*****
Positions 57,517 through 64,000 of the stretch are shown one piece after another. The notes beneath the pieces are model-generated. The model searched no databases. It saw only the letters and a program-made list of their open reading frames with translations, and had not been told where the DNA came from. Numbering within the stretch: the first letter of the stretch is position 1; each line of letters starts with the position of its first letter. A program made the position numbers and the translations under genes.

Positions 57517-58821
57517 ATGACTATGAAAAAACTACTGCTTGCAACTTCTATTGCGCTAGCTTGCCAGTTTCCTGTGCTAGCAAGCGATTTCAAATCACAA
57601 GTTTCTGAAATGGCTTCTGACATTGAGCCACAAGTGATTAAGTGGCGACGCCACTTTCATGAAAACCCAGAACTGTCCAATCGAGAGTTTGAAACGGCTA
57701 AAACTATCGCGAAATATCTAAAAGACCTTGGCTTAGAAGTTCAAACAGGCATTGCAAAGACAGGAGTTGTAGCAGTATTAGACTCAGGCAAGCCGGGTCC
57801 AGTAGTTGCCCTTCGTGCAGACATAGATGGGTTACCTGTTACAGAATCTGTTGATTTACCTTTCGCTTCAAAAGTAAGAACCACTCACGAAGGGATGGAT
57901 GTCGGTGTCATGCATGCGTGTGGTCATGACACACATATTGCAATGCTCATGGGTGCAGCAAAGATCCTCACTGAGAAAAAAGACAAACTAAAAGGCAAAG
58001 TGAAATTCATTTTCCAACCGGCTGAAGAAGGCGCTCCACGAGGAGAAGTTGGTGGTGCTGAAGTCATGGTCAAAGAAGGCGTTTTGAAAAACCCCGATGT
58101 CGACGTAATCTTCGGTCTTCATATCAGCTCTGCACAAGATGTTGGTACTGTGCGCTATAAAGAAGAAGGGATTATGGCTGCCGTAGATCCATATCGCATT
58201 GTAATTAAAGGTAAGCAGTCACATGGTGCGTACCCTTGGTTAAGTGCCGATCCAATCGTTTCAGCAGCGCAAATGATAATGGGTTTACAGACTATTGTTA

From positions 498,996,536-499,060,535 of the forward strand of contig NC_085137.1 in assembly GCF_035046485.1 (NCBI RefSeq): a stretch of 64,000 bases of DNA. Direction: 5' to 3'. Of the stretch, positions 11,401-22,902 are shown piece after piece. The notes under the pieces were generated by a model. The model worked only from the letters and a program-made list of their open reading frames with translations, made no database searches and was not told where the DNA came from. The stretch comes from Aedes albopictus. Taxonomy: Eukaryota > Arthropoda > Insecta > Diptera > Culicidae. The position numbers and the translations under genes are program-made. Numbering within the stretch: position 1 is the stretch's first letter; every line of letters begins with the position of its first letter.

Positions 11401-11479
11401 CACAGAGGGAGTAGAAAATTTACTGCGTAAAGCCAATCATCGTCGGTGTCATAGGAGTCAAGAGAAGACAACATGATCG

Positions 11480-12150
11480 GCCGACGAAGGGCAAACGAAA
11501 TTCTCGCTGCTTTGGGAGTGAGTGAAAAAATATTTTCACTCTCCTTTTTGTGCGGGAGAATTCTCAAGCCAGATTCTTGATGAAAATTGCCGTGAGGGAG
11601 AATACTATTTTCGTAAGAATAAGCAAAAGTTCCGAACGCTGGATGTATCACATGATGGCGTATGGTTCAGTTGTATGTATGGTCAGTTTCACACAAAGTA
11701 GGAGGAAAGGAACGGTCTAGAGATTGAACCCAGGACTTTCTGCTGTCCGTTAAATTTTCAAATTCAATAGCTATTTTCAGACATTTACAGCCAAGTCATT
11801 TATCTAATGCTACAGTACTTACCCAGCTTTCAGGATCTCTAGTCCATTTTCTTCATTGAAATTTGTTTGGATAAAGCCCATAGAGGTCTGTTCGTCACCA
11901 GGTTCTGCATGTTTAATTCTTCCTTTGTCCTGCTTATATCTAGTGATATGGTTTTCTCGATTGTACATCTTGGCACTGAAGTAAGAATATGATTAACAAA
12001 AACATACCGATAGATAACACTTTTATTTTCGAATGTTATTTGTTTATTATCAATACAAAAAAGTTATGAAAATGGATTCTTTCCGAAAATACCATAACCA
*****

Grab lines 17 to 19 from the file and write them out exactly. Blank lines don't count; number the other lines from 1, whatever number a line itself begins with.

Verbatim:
11601 AATACTATTTTCGTAAGAATAAGCAAAAGTTCCGAACGCTGGATGTATCACATGATGGCGTATGGTTCAGTTGTATGTATGGTCAGTTTCACACAAAGTA
11701 GGAGGAAAGGAACGGTCTAGAGATTGAACCCAGGACTTTCTGCTGTCCGTTAAATTTTCAAATTCAATAGCTATTTTCAGACATTTACAGCCAAGTCATT
11801 TATCTAATGCTACAGTACTTACCCAGCTTTCAGGATCTCTAGTCCATTTTCTTCATTGAAATTTGTTTGGATAAAGCCCATAGAGGTCTGTTCGTCACCA